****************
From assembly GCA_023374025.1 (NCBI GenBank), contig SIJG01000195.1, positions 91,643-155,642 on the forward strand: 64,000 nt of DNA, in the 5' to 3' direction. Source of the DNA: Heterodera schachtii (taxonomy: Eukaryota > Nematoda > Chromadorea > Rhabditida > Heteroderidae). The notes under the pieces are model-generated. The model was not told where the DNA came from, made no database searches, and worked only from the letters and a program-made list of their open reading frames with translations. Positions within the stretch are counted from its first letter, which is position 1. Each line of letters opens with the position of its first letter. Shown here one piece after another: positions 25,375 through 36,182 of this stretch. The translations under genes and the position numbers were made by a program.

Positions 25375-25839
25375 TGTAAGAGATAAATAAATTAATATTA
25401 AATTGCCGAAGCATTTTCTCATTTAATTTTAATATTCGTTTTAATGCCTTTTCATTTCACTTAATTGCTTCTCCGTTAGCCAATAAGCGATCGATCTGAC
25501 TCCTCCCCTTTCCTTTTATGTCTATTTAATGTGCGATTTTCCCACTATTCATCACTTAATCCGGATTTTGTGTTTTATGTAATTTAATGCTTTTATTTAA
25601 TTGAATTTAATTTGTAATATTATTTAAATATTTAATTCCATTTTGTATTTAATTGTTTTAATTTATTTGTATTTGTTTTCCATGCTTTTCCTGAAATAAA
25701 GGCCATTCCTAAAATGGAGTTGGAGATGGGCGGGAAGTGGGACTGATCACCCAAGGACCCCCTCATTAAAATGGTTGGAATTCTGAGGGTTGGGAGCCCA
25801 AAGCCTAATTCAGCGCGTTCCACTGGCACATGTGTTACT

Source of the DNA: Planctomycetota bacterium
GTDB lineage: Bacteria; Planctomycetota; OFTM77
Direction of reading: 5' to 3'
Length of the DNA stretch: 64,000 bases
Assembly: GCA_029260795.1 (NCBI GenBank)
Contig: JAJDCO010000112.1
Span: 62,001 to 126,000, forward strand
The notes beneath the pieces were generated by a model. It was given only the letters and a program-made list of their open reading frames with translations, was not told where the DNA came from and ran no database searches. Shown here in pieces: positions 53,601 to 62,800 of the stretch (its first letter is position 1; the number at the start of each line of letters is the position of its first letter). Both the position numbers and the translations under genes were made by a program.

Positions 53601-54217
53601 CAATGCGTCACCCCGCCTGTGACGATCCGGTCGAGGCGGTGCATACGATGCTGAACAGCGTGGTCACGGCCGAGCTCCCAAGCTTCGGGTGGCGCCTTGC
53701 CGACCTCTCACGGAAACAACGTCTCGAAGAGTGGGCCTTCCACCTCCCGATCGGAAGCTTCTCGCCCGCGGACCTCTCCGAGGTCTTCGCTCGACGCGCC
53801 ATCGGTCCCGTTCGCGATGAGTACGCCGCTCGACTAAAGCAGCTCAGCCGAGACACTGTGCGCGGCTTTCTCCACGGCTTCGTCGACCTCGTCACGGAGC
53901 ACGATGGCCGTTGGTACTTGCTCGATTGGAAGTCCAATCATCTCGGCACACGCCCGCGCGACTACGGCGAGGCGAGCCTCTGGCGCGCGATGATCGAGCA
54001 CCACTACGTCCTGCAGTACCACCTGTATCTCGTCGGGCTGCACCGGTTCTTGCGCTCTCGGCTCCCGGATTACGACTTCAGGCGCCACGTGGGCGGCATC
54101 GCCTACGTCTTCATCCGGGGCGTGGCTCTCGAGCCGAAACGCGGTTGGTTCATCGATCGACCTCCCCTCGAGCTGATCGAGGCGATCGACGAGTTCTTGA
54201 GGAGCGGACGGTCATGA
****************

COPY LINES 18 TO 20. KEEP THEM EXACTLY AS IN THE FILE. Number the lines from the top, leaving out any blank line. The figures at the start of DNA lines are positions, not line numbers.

53601 CAATGCGTCACCCCGCCTGTGACGATCCGGTCGAGGCGGTGCATACGATGCTGAACAGCGTGGTCACGGCCGAGCTCCCAAGCTTCGGGTGGCGCCTTGC
53701 CGACCTCTCACGGAAACAACGTCTCGAAGAGTGGGCCTTCCACCTCCCGATCGGAAGCTTCTCGCCCGCGGACCTCTCCGAGGTCTTCGCTCGACGCGCC
53801 ATCGGTCCCGTTCGCGATGAGTACGCCGCTCGACTAAAGCAGCTCAGCCGAGACACTGTGCGCGGCTTTCTCCACGGCTTCGTCGACCTCGTCACGGAGC